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keep the coins as coins.


50 years from now your son will like them better than you having melted them. RIght now you see them and think of your dad - what will you think of when you melt them? What would you want your kid to think of when he sees them?


unless you need the $ to feed yoru family, save them.
Old 11-27-2011, 04:19 PM
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Came across some as well from my Mom's house. Some my Dad had over the years and have not clue how much they are worth

There are a couple dated 1883 or 89 as well as some wheat pennies and quite a few quarters and a bunch of half dollars that were all pre 70's

Thought about taking them by a coin dealer but just decided to put them in my safe and pass them down the road.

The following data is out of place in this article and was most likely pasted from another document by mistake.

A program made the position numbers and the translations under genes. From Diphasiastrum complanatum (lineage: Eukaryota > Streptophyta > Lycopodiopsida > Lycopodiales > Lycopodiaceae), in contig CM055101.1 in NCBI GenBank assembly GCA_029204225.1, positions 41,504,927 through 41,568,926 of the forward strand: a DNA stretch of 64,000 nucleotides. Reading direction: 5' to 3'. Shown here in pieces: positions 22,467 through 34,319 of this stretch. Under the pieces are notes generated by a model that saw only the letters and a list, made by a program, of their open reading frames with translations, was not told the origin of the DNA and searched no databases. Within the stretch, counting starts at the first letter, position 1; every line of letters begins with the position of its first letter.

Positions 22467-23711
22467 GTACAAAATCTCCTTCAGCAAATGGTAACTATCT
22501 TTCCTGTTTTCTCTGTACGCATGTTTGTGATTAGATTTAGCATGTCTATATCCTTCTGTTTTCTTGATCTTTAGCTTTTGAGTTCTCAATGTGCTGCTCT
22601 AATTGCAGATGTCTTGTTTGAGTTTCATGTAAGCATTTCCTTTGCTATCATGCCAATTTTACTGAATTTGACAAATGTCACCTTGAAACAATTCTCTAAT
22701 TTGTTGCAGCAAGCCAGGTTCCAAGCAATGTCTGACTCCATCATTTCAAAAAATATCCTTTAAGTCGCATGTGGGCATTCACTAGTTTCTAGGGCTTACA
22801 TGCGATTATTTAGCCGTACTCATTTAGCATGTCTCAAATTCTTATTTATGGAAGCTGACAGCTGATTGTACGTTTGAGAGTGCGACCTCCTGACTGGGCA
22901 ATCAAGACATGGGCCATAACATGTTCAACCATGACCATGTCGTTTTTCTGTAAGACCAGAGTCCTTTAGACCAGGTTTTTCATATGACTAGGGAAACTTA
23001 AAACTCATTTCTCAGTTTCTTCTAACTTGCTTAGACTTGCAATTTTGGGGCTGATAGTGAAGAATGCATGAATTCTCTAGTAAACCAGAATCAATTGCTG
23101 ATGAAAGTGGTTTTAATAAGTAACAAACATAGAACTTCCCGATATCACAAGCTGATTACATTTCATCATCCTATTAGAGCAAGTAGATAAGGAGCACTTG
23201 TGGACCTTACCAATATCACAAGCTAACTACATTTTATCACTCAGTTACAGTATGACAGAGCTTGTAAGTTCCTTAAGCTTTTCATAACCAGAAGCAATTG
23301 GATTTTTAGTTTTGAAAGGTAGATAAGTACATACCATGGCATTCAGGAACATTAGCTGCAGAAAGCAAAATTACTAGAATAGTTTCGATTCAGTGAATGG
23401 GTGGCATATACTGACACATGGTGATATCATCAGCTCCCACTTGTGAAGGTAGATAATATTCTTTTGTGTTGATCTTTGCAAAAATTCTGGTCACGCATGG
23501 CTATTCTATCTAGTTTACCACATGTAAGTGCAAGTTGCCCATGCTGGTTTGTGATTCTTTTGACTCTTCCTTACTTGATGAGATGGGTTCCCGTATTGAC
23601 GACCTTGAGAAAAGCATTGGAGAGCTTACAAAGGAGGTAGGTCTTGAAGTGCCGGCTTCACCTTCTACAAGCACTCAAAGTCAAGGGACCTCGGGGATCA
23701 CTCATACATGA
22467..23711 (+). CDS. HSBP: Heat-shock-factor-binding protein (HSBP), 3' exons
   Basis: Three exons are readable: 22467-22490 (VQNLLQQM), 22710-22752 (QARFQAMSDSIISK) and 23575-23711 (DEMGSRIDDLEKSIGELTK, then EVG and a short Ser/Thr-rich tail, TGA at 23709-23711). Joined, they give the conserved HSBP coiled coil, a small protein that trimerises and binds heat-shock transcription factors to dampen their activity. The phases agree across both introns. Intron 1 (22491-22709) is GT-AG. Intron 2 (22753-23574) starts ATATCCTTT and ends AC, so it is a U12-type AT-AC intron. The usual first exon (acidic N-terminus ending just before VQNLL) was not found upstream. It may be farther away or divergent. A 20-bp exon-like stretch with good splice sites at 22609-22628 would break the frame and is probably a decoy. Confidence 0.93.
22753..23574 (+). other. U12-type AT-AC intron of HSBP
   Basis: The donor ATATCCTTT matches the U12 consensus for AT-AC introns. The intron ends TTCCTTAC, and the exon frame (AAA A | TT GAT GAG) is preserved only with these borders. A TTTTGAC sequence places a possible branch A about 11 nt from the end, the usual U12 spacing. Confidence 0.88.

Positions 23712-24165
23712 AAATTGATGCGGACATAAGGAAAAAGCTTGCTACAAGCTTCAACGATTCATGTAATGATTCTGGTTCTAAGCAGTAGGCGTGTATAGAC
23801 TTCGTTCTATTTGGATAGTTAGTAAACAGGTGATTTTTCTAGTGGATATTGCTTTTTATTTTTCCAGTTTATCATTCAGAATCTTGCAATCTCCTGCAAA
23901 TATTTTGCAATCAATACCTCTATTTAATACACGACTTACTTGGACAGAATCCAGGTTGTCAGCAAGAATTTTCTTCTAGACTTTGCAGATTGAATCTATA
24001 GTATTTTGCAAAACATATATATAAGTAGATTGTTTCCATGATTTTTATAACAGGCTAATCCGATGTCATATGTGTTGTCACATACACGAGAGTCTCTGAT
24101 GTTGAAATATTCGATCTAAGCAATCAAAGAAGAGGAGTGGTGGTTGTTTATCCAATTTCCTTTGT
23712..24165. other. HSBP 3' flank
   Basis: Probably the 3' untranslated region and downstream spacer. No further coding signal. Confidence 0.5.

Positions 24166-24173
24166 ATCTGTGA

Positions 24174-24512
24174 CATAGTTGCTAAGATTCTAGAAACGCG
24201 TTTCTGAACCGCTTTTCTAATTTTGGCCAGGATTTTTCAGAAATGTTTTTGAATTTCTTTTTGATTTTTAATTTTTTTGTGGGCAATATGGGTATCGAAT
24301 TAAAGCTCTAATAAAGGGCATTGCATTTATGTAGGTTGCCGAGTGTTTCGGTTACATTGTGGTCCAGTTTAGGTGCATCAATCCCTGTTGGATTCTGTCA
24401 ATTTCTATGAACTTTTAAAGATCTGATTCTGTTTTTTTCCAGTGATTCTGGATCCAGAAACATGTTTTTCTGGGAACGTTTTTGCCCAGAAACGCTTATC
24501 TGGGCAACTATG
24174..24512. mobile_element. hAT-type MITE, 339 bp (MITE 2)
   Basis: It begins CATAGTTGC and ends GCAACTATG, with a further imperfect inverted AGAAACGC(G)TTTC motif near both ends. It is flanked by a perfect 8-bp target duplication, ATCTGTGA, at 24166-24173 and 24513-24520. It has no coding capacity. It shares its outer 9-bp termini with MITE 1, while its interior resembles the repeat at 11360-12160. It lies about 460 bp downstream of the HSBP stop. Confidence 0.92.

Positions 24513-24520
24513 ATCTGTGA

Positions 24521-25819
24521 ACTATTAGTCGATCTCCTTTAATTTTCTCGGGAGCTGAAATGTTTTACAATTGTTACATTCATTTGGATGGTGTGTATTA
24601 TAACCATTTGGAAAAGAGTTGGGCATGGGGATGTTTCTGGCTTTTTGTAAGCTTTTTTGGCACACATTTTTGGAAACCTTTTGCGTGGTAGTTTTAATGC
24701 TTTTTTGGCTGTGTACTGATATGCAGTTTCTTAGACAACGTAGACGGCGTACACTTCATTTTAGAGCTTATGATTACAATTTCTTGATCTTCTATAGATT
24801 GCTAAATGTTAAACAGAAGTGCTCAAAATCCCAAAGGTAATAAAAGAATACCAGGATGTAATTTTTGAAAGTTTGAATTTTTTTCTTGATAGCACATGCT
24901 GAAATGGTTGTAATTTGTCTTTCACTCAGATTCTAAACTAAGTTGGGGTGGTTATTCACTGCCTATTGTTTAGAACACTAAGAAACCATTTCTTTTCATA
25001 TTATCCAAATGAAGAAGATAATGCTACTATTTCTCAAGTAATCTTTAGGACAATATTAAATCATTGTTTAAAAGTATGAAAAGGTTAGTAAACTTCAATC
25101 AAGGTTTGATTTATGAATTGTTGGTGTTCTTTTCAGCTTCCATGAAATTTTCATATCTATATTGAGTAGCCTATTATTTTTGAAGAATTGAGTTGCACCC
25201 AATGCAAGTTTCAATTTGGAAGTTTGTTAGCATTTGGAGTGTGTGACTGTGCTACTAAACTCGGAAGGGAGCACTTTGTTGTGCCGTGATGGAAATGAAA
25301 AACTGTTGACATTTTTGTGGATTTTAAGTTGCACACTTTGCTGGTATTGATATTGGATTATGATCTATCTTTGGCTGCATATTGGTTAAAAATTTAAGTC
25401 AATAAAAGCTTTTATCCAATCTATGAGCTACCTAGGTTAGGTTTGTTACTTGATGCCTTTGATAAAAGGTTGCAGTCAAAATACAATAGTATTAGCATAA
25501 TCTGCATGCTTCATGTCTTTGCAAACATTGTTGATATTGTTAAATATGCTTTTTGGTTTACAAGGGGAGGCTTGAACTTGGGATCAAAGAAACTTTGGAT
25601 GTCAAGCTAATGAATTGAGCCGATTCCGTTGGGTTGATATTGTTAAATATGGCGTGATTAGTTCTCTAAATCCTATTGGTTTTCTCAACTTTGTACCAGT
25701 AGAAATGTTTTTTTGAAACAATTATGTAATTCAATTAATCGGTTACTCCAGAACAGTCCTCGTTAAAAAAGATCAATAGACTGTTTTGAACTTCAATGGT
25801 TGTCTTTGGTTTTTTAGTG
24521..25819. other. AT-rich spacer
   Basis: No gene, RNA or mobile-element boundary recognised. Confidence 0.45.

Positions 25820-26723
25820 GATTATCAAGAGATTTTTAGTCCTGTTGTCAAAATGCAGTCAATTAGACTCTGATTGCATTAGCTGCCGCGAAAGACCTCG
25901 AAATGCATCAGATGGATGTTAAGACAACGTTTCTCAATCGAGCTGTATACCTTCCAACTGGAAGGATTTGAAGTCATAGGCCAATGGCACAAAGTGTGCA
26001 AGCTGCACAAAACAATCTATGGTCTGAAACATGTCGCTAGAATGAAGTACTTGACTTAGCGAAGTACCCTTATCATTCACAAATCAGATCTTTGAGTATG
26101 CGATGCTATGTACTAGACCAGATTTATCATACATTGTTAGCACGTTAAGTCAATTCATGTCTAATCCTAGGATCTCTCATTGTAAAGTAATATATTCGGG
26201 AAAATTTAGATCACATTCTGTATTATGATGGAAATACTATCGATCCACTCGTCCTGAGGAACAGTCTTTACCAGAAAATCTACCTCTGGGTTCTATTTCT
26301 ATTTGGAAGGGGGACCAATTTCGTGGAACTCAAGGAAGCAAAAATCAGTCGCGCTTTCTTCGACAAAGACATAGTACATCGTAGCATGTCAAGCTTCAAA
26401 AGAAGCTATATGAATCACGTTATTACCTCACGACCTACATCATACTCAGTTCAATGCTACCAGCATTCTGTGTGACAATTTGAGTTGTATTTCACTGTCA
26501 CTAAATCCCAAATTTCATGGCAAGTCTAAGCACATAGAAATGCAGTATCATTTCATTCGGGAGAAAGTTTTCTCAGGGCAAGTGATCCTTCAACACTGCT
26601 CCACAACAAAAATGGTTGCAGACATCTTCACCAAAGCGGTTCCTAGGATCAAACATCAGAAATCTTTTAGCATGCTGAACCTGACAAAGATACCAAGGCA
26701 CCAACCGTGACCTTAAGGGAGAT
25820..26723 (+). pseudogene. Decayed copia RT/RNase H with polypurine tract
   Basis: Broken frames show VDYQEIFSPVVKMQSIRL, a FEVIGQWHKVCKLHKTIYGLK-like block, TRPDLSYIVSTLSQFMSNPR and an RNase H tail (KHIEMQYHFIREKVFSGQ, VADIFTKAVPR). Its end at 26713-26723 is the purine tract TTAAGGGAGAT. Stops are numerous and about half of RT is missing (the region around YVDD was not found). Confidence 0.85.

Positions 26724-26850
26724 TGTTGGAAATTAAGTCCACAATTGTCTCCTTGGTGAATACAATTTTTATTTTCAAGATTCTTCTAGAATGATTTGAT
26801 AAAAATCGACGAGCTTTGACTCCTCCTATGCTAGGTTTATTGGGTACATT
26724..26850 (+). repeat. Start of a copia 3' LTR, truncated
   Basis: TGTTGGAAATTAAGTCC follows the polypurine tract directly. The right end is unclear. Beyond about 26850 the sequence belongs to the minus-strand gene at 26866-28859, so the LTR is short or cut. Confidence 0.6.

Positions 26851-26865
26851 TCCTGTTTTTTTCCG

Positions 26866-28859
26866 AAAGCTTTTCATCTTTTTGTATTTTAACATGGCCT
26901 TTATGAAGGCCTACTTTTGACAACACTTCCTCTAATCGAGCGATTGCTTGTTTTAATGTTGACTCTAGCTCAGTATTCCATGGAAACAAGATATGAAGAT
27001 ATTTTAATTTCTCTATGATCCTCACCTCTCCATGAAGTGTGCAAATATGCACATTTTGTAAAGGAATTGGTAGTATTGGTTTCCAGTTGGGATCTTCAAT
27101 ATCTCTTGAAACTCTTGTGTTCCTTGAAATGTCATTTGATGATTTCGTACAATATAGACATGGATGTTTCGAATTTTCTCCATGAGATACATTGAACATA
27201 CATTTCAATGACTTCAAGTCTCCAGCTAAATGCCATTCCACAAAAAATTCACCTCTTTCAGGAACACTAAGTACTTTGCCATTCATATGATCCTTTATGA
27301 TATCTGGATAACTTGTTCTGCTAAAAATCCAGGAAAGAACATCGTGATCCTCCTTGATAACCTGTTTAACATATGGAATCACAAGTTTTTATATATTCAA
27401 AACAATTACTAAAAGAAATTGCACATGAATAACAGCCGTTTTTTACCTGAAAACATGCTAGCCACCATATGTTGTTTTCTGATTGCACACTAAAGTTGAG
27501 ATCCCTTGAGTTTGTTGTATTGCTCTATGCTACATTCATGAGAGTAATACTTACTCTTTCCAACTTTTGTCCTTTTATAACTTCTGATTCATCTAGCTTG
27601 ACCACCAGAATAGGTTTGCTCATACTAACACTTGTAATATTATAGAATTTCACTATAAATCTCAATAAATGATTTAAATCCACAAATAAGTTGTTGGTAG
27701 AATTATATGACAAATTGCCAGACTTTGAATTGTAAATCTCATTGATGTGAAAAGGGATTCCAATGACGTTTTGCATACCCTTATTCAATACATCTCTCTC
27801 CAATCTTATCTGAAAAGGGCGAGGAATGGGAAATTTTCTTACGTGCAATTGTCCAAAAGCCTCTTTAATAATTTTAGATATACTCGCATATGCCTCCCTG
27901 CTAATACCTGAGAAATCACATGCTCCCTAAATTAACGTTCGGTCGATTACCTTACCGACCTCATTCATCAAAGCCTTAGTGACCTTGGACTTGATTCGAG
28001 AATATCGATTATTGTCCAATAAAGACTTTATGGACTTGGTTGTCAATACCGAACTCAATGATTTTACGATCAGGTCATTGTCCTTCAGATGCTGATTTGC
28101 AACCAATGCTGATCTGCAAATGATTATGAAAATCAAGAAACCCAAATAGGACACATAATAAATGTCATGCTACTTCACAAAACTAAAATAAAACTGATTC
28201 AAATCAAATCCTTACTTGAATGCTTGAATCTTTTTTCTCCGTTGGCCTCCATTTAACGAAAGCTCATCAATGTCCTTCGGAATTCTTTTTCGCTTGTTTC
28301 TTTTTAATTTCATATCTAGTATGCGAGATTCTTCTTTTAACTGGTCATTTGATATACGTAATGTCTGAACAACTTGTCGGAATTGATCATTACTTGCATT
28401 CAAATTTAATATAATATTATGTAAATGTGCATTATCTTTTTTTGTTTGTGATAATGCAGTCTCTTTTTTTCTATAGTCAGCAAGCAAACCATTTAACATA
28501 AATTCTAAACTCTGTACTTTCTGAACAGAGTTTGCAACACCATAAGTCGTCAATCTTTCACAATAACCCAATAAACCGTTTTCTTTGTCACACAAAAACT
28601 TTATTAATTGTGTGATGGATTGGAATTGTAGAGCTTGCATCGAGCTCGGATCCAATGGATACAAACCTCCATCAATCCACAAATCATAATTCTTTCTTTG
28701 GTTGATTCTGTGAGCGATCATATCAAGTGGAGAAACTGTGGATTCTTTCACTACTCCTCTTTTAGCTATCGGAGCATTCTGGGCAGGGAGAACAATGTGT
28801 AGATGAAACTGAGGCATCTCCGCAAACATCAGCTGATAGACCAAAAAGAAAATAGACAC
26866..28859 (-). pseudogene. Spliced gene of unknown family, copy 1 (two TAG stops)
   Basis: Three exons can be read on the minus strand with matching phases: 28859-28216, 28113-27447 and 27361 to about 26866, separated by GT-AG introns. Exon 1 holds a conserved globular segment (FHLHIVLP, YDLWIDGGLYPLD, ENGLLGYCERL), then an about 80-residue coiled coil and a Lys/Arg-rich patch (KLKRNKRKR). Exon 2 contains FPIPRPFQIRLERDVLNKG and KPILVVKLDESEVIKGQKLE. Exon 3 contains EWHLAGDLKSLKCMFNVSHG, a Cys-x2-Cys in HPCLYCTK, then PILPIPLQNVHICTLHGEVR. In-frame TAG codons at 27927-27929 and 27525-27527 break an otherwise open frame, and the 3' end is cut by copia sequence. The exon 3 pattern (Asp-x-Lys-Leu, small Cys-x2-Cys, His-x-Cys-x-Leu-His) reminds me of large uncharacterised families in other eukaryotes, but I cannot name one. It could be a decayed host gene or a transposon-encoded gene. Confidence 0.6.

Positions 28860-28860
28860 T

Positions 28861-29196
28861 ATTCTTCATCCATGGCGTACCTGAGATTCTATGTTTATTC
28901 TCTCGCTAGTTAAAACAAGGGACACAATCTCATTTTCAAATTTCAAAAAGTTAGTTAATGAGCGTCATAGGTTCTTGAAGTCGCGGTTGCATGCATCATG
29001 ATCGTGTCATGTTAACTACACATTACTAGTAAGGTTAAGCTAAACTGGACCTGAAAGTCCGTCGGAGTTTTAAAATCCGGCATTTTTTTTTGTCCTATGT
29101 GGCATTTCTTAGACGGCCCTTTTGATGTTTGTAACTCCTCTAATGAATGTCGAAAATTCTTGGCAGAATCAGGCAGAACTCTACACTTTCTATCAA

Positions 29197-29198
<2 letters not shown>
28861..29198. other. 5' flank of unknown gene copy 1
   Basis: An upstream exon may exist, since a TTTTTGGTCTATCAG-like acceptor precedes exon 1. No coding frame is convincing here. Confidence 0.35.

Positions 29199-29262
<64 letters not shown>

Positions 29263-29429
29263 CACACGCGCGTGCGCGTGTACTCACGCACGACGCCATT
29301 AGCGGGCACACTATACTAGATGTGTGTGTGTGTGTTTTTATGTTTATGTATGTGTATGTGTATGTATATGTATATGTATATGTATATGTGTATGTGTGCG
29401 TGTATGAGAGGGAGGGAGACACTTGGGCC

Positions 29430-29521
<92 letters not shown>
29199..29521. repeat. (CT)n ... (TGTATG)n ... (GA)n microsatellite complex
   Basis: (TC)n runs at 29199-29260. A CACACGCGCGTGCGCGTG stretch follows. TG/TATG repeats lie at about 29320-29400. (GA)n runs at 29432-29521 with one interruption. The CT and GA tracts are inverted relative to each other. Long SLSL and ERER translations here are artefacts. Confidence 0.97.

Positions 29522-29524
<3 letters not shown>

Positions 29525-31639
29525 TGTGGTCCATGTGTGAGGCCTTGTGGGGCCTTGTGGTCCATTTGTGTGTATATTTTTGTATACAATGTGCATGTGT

Still curious as to what they are worth though
Old 11-27-2011, 07:26 PM
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RNJ, You make a good point on the family heritage point of view. I have 5 siblings that may want the money. They have been sitting around gathering dust. My son may want them to be a part of his legacy, so I may sort through them and take a few for him and talk to the others and find out their wants.

I would not melt them myself. There are buyers everywhere wanting old coins and jewelery.
Old 11-28-2011, 12:27 PM
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My gparents had a buch that got stolen when their house was broken intoi but there was one silver dollar from 1881 that they had at a place getting put into a belt buckle for me. Glad i have it.